Pubdate: Thu, 07 Dec 2017
Source: Vancouver Courier (CN BC)
Copyright: 2017 Vancouver Courier
Author: Mike Howell


New government rules set 19 as minimum age to buy marijuana

The provincial government announced Tuesday that the BC Liquor
Distribution Branch will be the wholesale distributor of non-medical
cannabis once the federal government legalizes marijuana in July 2018.

The policy move by the government is in addition to new rules that
state buyers and consumers of recreational marijuana must be at least
19 years old, which is consistent with current laws related to alcohol
and tobacco.

Mike Farnworth, the Minister of Public Safety and Solicitor General,
spoke to reporters in a conference call but would not say specifically
where consumers will be able to legally buy marijuana under the new

Reporters asked about selling marijuana in liquor stores and
pharmacies -- and what effect the new rules will have on the dozens of
illegal pot shops operating in Vancouver and other municipalities --
but Farnworth said he would have answers in late January, early
February of 2018.

"In regards to the retail model of cannabis, we are still looking at a
series of options as to how that will take place," he said. "It's my
expectation that it will be a public and private retail model. That is
fitting with the comments that I have been making publicly since the
start of this file that what works in Vancouver may not work in Fort
St. John or Kamloops or Campbell River or Port Coquitlam."

The policy decisions come after the government heard via telephone and
online from 48,951 British Columbians and received 141 submissions
from local and Indigenous governments and a range of others in
anticipation of the legalization of marijuana.

The government said the new rules reflect feedback received from local
government members of the joint provincial-local government committee
on cannabis regulations. The Union of B.C Municipalities executive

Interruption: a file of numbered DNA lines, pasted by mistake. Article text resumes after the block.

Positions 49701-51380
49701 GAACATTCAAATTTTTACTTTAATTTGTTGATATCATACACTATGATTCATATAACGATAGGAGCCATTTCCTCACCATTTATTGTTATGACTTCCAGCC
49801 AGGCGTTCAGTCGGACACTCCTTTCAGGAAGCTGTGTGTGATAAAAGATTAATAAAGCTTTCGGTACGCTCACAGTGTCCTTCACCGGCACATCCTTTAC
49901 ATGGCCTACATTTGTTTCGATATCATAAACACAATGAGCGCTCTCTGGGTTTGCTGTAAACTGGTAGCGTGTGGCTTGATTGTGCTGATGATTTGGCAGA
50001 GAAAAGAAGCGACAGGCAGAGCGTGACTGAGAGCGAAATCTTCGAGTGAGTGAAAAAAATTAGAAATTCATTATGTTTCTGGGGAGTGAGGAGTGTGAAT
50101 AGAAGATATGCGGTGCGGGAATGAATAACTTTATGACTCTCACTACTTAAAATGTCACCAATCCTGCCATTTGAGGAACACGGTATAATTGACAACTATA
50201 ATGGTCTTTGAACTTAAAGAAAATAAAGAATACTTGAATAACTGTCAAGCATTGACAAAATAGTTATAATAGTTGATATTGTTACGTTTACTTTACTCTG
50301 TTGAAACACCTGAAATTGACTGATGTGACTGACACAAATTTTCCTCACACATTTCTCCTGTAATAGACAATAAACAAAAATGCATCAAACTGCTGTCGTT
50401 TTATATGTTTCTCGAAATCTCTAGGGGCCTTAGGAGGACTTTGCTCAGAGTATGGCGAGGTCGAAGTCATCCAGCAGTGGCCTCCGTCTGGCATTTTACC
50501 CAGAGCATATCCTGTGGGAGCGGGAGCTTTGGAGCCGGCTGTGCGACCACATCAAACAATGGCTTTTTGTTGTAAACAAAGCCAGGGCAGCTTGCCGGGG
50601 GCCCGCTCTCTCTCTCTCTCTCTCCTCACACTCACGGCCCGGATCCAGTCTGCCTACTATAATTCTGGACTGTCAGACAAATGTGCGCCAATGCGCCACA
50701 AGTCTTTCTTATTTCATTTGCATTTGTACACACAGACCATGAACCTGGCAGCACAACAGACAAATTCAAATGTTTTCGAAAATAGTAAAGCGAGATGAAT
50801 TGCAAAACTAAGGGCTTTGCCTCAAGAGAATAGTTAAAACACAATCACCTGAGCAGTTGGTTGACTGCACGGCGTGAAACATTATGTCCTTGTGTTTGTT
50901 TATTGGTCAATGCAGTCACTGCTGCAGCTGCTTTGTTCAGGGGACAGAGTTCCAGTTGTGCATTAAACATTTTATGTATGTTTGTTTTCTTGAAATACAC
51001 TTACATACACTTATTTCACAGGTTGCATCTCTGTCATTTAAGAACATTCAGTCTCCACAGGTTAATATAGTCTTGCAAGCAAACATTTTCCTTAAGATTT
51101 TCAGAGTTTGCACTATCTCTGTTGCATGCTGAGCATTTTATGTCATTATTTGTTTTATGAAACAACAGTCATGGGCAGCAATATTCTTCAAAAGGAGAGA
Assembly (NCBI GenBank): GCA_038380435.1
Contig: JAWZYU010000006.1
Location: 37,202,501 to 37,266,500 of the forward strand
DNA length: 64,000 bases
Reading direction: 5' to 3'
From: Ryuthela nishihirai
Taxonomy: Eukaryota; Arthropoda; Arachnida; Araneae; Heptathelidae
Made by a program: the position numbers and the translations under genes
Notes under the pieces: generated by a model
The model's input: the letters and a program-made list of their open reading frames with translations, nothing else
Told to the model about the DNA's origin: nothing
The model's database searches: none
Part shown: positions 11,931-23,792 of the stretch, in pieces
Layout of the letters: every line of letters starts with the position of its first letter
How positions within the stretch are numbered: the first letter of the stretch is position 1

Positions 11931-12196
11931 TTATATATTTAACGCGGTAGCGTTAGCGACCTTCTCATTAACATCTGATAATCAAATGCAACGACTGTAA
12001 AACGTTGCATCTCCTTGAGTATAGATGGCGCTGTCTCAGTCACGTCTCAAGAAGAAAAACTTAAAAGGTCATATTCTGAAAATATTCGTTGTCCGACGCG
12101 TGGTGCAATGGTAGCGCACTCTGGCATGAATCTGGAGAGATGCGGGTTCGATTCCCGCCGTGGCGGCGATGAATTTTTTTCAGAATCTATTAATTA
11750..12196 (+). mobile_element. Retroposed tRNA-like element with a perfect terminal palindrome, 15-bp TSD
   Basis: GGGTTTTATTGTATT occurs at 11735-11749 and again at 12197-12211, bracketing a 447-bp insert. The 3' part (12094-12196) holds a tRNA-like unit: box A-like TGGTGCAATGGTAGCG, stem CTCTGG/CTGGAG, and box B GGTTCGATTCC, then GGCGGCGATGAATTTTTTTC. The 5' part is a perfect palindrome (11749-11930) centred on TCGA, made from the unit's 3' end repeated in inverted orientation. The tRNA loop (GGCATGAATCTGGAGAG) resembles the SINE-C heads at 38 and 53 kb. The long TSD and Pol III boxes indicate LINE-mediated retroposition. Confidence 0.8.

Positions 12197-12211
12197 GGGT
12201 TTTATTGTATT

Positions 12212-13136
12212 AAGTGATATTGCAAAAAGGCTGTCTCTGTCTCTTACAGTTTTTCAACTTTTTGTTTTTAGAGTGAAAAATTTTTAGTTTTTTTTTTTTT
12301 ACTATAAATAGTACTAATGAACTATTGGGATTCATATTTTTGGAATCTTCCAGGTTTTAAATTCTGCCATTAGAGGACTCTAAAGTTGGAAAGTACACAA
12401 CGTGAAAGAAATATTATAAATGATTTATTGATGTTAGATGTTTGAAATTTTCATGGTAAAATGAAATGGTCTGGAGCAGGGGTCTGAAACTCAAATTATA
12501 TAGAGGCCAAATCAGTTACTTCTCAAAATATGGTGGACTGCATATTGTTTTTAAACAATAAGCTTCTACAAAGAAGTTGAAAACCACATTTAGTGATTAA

also endorsed the policy moves.

Dana Larsen, a director of the Vancouver Dispensary Society, said he
wasn't surprised by the government's direction on how it plans to
regulate distribution and retail sales of marijuana.

"It could be worse, but it could be a lot better," said Larsen, noting
he hopes the government's decision to distribute marijuana through the
liquor branch doesn't mean all marijuana will be sold in liquor
stores. "If I was in charge, I would just have the licensed producers
sell directly to [marijuana] stores."

Added Larsen: "I don't like the province having to be the one that's 
going to buy and re-sell all the cannabis. I think that's just going to 
make it more expensive, it's going to limit choice and it's going to 
make it harder for them to compete against our province's very robust 
craft cannabis industry and black-grey market."

Farnworth said there has been no discussion with the federal
government about allowing B.C. to license growers. But, the minister
said, he believes there is a need to bring in legally operated
"small-scale production" of marijuana, including the possiblity of

In having B.C. create a regulatory framework for the legalization of
marijuana, Farnworth said it will require government to introduce or
amend up to 18 pieces of legislation.

Farnworth joined Vision Vancouver Coun. Kerry Jang in September to
announce the government wanted the public's feedback on how it should
regulate distribution and retail sales of marijuana.

At that news conference, Farnworth dismissed any suggestion the
government's aim was to create a new revenue stream.

"This is about legalization and the best way to do it," he told
reporters. "It's not about saying, 'Oh, here's a money grab in which
we can get all kinds of revenue in and not have to worry about the
consequences.' It's either done right, or it's done wrong. The revenue
issue is part of it, but that should not be the first and foremost
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